What ensues further is Hye Jun and Jeong Ah's instant click. Like they're meant to be. There are quite a few good moments between them which makes us want to know what happens next in their relationship. While both the characters deal with family problems, they become each other’s confidante. The lovebirds fly high after some time, so does Hye Jun's modelling career. During all this, we see Hae Hyo falling for Jeong Ha and the jealousy expressed through his expressions are *chef's kiss*. This is probably the only time the writing isn’t predictable. After developing a whole character arc of the main actors and taking sweet time to explore them, it felt a bit non-KDrama-ish to not have Hae Hyo backstab his friend.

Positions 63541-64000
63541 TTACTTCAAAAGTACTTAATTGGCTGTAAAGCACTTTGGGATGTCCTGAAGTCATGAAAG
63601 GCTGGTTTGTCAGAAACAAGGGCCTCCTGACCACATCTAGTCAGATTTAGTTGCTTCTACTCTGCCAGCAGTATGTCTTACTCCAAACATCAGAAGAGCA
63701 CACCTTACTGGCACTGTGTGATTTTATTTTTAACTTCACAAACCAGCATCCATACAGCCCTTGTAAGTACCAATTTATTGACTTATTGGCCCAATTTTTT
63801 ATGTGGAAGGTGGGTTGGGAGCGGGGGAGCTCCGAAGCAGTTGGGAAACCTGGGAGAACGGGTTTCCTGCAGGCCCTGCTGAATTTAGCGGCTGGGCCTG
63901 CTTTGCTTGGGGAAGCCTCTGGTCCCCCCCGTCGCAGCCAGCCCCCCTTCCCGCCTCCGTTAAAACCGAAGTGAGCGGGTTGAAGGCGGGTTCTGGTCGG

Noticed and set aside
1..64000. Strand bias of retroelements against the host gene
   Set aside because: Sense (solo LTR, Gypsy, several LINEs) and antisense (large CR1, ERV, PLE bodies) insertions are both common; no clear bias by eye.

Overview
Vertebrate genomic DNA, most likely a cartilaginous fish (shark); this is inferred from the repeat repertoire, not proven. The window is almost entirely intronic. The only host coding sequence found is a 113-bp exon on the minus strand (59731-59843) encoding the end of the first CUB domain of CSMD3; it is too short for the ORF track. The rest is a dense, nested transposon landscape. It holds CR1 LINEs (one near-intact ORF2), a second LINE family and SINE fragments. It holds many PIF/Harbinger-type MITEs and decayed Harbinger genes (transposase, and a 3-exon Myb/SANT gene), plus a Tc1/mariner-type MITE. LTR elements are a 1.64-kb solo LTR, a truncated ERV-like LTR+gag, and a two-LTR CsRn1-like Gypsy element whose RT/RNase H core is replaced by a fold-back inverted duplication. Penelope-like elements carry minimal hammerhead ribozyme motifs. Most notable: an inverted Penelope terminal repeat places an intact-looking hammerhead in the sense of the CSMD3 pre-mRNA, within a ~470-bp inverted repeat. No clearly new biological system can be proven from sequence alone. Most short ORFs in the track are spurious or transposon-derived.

Jeong Ha realises that the complex relationship of dating a star will have her become dependent on him and in a way, overpower her dream. The same goes for Hye Jun. So they part ways. Hye Jun and Hae Hyo, like Jay and Veeru, go to the military together and when they’re back, anyone would expect sparks to fly between the lead couple. But the only thing that shows Jeong Ha is still interested in him is wearing the shoes he had gifted her once. And that’s where it ends. There’s no closure for the audience. There’s no feeling of it being over. There’s no proper goodbye or even a proper end to it. It just leaves you hanging. Some say it’s a love letter to the confused youth and the struggles, sure, it might be. But at the end of the day, this is a Drama meant to entertain the audience. Even if the lead didn’t get back together but the loop was closed with proper dialogue or events, it would’ve been fine. Watching them just smile, be friendly like we didn’t sit through 14 hours of their love and heartbreak, and just walk off on a bridge with the screen fading isn’t much of a love letter or an actual record of youth then, is it? Some may argue it’s because they’re not teenagers anymore. Sure, they’re not. But adults have more reason to make their points and have a logical conversation, don’t they? Especially when you meet someone after two years.